Extinct Galapagos Tortoise Species To Be Revived By Scientists

Posted: Dec 16 2015, 10:26pm CST | by , in News | Latest Science News

 
Extinct Galapagos Tortoise to be Revived by Scientists
Lonesome George, last known Pinta Island toroise. Credt: Getty Images

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Scientists claim that the iconic Galapagos tortoise will be reintroduced with the help of its close blood relatives.

One iconic species of Galapagos tortoise went extinct in 2012 when the last of such turtle named ‘Lonesome George’ died after living more than 100 years.

But scientists are hoping to revive this extinct species with the help of some of its close blood relatives which have been discovered on the flanks of Wolf Volcano in Isabela Island few years ago.

Originally, there were at least eight species of Galapagos tortoise and at least three of them are gone now including Pintas with which George belonged to. Galapagos tortoise was abundant until 16th century. Their numbers significantly reduced from 250,000 to around 3,000 in the late 20th century.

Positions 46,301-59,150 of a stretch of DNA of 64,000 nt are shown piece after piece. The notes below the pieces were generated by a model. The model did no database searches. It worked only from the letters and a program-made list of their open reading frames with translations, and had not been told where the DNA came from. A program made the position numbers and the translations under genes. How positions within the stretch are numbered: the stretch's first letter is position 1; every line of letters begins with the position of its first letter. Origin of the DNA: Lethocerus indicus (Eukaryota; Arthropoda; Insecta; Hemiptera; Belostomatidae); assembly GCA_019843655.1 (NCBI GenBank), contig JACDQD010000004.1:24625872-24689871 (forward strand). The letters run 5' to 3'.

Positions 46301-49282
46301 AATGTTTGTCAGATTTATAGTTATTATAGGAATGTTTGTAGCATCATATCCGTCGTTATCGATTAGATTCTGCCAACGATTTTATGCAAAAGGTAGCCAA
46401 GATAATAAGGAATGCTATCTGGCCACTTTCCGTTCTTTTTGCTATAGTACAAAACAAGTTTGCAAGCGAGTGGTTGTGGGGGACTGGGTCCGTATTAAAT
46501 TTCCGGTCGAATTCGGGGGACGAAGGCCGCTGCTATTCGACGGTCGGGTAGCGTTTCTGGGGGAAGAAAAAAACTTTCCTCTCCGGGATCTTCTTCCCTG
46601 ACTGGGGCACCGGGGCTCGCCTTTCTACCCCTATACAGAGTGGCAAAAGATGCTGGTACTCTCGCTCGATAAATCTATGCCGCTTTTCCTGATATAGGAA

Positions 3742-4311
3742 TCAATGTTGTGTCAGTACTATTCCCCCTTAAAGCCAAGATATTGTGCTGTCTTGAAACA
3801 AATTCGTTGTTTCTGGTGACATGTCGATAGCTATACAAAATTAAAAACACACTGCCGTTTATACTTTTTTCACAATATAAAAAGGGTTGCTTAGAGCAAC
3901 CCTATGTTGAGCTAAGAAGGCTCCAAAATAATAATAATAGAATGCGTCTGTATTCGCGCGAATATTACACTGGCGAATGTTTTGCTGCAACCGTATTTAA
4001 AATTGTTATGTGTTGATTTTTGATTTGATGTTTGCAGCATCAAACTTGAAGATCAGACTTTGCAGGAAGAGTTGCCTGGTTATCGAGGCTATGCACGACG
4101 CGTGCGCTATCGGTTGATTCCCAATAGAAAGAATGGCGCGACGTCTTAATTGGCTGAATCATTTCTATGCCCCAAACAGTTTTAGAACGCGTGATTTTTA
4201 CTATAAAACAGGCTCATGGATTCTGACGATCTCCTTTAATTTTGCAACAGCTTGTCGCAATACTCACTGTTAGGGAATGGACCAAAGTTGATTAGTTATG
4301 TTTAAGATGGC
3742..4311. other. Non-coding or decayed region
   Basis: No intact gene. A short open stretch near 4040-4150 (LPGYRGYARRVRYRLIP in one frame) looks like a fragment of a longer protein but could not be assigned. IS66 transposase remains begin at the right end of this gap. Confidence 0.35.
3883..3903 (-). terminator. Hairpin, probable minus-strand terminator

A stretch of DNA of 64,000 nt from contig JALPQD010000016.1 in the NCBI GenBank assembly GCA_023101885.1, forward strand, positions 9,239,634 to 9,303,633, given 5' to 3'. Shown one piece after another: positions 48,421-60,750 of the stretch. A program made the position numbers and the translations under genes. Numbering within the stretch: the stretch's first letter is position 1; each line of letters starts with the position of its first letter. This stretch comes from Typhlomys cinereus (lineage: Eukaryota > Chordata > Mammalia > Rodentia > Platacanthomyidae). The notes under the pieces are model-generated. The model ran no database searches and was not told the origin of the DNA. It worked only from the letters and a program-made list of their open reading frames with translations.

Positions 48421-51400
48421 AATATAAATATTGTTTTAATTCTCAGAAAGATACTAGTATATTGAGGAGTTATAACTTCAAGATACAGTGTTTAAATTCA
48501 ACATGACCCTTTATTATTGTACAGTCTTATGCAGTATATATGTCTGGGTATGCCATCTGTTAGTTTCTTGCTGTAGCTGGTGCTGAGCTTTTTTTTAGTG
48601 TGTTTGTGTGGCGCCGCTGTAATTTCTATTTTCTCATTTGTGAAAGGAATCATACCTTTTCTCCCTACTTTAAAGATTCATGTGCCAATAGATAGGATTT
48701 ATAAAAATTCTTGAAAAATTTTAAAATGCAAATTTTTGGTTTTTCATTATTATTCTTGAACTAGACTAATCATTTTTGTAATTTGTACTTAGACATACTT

Galapagos tortoise was most harmed by sailors who used to bring those tortoises as a food source on long voyages. Since these tortoises can live in a ship more than a year without food or water, it makes them a sort of perfect takeaway meal for seafarers.

Fortunately, some tortoises from the saddleback species of Galapagos were able to survive when were they dumped by sailors in the river near Wolf volcano. These tortoises can extend their neck and float on their backs. So they reached the shore and interbred with Isabela’s native Galapagos tortoise.

There are 1,600 such tortoises living on the island and some of them have shown high levels of Pinta DNA when their blood samples were tested.

Scientists are planning to separate these high levels of Pinta DNA tortoises and breed animals that are genetically closest to original species. In a few generations, there will be tortoises with 95% of famous extinct Galapagos genes, scientists claim.

“The size of this population is mind-boggling,” Adalgisa Caccone, one of the research scientists assigned for the task told New York Times. “I am optimistic that some of these animals will have high conservation value.”

Within a decade, Pinta Galapagos will possibly lumber in their native island once again.

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Hira Bashir covers daily affairs around the world.

 

 

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